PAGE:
‘Fiscal cliff’ plans stall as Republicans push own plan
REPUBLICANS in Congress pushed ahead with a "fiscal cliff" plan on Thursday that stood no chance of becoming law as time ran short to reach a deal with President Barack Obama that would avert a Washington-induced economic recession.
The Republican-led House of Representatives plans a Thursday evening vote on Speaker John Boehner's "Plan B" to limit income-tax increases to the wealthiest sliver of the population in order to pressure Obama to offer more concessions.
"Time's running short. I'm going to do everything I can to protect as many Americans from an increase in taxes as I can," Boehner said at a news conference.
Obama has vowed to veto the plan, and Senate Majority Leader Harry Reid said he will not bring it up for a vote in the Democratic-controlled chamber. White House spokesman Jay Carney called it a "multi-day exercise in futility."
Still, passage of Plan B could give Boehner the political cover he needs to strike a deal that would break with decades of Republican anti-tax orthodoxy.
Though it does not raise taxes on as many affluent Americans as Obama wants, it would put Republicans on record as supporting a tax increase on those who earn more than $1m per year - a position the party opposed only weeks ago.
That could make it easier to eventually split the difference with Obama, who wants to lower the threshold to households that earn more than $400,000 annually. Obama also faces resistance on his left flank from liberals who oppose cuts to popular benefit programs, which Republicans say must be part of any deal.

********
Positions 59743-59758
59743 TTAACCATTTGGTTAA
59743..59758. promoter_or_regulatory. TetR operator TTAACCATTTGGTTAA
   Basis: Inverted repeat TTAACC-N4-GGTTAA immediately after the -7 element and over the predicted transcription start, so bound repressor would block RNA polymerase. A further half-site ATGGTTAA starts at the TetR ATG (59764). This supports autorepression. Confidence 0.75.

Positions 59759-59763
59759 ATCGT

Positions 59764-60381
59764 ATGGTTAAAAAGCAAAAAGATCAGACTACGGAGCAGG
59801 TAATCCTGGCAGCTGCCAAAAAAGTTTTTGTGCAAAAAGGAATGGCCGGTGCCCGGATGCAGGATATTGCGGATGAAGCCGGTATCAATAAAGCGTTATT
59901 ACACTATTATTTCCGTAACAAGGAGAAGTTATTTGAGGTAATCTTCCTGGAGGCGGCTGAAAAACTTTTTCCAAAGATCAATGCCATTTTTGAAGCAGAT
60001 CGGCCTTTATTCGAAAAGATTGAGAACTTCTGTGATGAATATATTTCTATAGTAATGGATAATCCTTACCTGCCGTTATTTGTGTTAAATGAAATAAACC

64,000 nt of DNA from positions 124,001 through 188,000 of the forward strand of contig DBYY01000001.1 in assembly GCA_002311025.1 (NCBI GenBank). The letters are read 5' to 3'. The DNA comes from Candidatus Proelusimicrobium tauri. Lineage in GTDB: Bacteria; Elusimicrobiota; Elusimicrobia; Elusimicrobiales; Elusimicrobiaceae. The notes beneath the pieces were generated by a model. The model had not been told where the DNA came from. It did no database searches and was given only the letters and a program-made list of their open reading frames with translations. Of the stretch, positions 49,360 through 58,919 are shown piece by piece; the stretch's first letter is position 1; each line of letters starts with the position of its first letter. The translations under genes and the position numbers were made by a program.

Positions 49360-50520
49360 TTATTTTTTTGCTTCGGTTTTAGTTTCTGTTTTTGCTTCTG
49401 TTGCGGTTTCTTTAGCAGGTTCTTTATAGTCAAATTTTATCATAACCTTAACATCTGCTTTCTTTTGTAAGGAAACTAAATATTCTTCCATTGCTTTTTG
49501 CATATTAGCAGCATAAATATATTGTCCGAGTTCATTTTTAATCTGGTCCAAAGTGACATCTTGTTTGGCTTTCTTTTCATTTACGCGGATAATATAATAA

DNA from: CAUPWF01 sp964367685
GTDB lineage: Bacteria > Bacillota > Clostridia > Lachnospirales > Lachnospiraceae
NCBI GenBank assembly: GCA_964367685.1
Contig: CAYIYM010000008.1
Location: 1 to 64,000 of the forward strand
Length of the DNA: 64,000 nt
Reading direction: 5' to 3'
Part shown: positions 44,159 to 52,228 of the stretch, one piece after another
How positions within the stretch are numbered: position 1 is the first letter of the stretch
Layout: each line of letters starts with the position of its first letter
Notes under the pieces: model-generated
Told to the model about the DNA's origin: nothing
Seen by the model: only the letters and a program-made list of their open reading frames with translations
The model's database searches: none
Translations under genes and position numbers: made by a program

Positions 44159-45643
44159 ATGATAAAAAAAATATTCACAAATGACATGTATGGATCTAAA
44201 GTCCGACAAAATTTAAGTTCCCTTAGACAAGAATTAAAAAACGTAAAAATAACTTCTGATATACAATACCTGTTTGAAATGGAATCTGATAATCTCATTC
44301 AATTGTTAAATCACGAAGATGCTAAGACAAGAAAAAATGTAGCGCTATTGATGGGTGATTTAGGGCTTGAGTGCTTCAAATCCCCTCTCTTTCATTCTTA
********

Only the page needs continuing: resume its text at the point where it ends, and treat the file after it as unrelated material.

Obama and Boehner will need to engage in more political theatre to get lawmakers in both parties to sign on to the painful concessions that will have to be part of any deal to avert the cliff and rein in the national debt, analysts say.
"They are now in the mode where they have to demonstrate how hard they're trying to get everything they can," said Joe Minarik, a former Democratic budget official now with the Committee For Economic Development, a centrist think tank.
Even as he pressured Obama and the Democratic Senate to approve his plan, Boehner indicated that he was not willing to walk away from the bargaining table.
"The country faces challenges, and the president and I, in our respective roles, have a responsibility to work together to get them a result," Boehner said.
TIME RUNNING OUT
Obama and Boehner aim to reach a deal before the end of the year, when taxes will automatically rise for nearly all Americans and the government will have to scale back spending on domestic and military programs. The $600 billion hit to the economy could push the U.S. economy into recession, economists say.
Investors so far have assumed the two sides will reach a deal, but concerns over the fiscal cliff have weighed on markets in recent weeks. The S&P 500 index of U.S. stocks was up 0.4pc n Thursday trading, despite a round of strong data on economic growth and housing.